PTC Pays $28 Million In Alleged Chinese Bribery Scandal

Software maker PTC Inc. has agreed to pay the federal government $28 million after regulators found the company allegedly bribed Chinese government officials with trips to Hawaii and Las Vegas and gifts such as iPods and wine in order to win contracts.

From 2006 to 2011, two China-based subsidiaries of PTC provided improper travel, gifts, and entertainment totaling nearly $1.5 million to Chinese government officials who were PTC customers, according to the U.S. Securities and Exchange Commission (SEC). Federal regulators said Needham, Mass.-based PTC gained approximately $11.8 million in profits from sales contracts with the Chinese government entities.

One top executive from a solution provider that partners with PTC said the incident wouldn't impact business, although the executive said it raised serious concerns when the investigation was first unveiled years ago.

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"We were worried about what could happen [when the investigation was first announced], but we're confident that PTC handled it the right way," said the executive, who declined to be identified. "Business and transactions and interacting with clients can be handled different ways in different regions."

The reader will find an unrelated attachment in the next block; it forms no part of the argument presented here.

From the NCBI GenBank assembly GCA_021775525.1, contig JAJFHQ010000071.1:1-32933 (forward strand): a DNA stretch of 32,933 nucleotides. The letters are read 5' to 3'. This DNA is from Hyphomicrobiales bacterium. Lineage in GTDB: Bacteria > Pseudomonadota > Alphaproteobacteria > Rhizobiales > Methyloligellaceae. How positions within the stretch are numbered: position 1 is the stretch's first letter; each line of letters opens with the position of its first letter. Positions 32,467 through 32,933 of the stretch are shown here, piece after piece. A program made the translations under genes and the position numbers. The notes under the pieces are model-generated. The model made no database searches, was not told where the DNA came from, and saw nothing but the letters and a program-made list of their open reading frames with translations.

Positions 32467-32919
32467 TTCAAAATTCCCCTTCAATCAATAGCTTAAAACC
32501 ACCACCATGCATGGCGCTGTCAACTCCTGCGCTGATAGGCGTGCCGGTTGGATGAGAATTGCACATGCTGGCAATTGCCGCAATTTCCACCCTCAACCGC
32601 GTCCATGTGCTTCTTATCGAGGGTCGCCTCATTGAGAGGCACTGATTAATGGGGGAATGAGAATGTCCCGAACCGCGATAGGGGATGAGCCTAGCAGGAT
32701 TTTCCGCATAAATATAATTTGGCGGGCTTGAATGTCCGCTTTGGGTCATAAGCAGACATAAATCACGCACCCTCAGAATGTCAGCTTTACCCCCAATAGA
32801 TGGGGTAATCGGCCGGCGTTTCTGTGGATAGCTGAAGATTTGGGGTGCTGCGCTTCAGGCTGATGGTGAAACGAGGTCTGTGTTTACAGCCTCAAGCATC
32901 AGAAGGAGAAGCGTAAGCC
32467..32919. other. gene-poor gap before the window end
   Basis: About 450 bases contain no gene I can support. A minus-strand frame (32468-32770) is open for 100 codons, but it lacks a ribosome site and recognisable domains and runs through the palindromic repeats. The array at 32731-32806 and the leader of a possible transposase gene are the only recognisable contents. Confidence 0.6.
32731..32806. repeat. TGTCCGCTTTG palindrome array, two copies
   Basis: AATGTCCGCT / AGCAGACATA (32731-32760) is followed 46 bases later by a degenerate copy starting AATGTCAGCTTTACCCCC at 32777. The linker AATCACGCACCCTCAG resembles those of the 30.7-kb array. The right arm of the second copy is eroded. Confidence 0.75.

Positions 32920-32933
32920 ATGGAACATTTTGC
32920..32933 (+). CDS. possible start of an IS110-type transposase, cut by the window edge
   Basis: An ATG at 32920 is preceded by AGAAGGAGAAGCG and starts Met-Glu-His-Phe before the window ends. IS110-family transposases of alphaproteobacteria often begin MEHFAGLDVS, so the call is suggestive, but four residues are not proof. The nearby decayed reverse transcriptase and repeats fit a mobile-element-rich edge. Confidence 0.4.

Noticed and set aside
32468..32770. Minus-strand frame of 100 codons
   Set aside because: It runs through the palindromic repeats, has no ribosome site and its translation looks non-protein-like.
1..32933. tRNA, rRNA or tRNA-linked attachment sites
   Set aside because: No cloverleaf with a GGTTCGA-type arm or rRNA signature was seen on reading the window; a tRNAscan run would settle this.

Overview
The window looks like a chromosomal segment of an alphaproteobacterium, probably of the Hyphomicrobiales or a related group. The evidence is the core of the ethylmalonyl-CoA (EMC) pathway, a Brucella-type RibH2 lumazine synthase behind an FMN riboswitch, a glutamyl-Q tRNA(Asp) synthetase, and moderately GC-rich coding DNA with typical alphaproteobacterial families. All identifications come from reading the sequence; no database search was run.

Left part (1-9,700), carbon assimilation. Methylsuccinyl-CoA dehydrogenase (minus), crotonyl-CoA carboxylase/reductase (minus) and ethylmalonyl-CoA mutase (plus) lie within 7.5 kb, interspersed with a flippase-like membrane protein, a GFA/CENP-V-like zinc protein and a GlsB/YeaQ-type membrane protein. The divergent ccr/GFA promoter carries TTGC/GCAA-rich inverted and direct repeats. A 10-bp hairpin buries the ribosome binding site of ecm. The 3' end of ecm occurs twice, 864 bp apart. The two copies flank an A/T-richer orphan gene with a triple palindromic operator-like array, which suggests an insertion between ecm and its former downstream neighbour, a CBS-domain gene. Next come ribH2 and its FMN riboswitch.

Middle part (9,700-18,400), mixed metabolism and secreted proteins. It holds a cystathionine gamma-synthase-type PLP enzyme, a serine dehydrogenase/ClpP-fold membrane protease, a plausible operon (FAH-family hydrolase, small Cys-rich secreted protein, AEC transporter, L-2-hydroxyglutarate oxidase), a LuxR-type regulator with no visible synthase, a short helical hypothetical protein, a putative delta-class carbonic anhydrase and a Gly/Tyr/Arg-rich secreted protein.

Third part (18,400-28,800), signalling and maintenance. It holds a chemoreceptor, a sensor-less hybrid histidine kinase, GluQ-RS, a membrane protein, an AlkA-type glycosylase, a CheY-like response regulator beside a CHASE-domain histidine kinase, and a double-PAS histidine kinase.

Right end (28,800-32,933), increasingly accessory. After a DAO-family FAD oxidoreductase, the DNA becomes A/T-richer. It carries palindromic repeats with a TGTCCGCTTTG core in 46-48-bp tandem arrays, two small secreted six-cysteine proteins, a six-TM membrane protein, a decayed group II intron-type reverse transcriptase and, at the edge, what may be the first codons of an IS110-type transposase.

The executive said his company has zero business in China and doesn't expect the settlement to impede it if it were to try to enter the region.

According to the SEC, third-party agents typically arranged overseas sightseeing trips in conjunction with a visit to a PTC facility, typically at its headquarters. "After one day of business activities, the additional days of sightseeing visits lacked any business purpose," an SEC statement said.

Chinese officials were compensated directly and through third-party agents for sightseeing and tourist activities including travel trips to New York, Las Vegas, San Diego, Los Angeles and Honolulu where the officials would receive guided tours, golfing and other "leisure activities," the SEC said. The employees of PTC's Chinese subsidiaries also provided gifts and entertainment such as cell phones, iPods, GPS systems, wine, gift cards and clothing, according to the SEC.

The payments were disguised as legitimate commissions or business expenses in the company's books and records.

PTC has since terminated the employees and business partners in China in connection with the investigation, according to a Form 10-K filing by the company with the SEC in November 2011.

In a statement to CRN, PTC said it has ’implemented extensive remedial measures related to these matters, including the termination of the responsible employees and business partners, the establishment of an entirely new leadership team in China, the establishment of a dedicated compliance function, and other enhancements to compliance programs.’

In a Feb. 16 filing with the SEC, PTC said it had entered into an agreement to pay the SEC around $13.7 million, while PTC's China subsidiaries will pay the U.S. Department of Justice $14.5 million to resolve the alleged violations.

China represents between 5 percent and 7 percent of PTC's overall business, according to SEC filings.

The company has lately been striving to gain market share in the emerging Internet of Things market. It recently launched its IoT platform, ThingWorx, a mobile application development platform.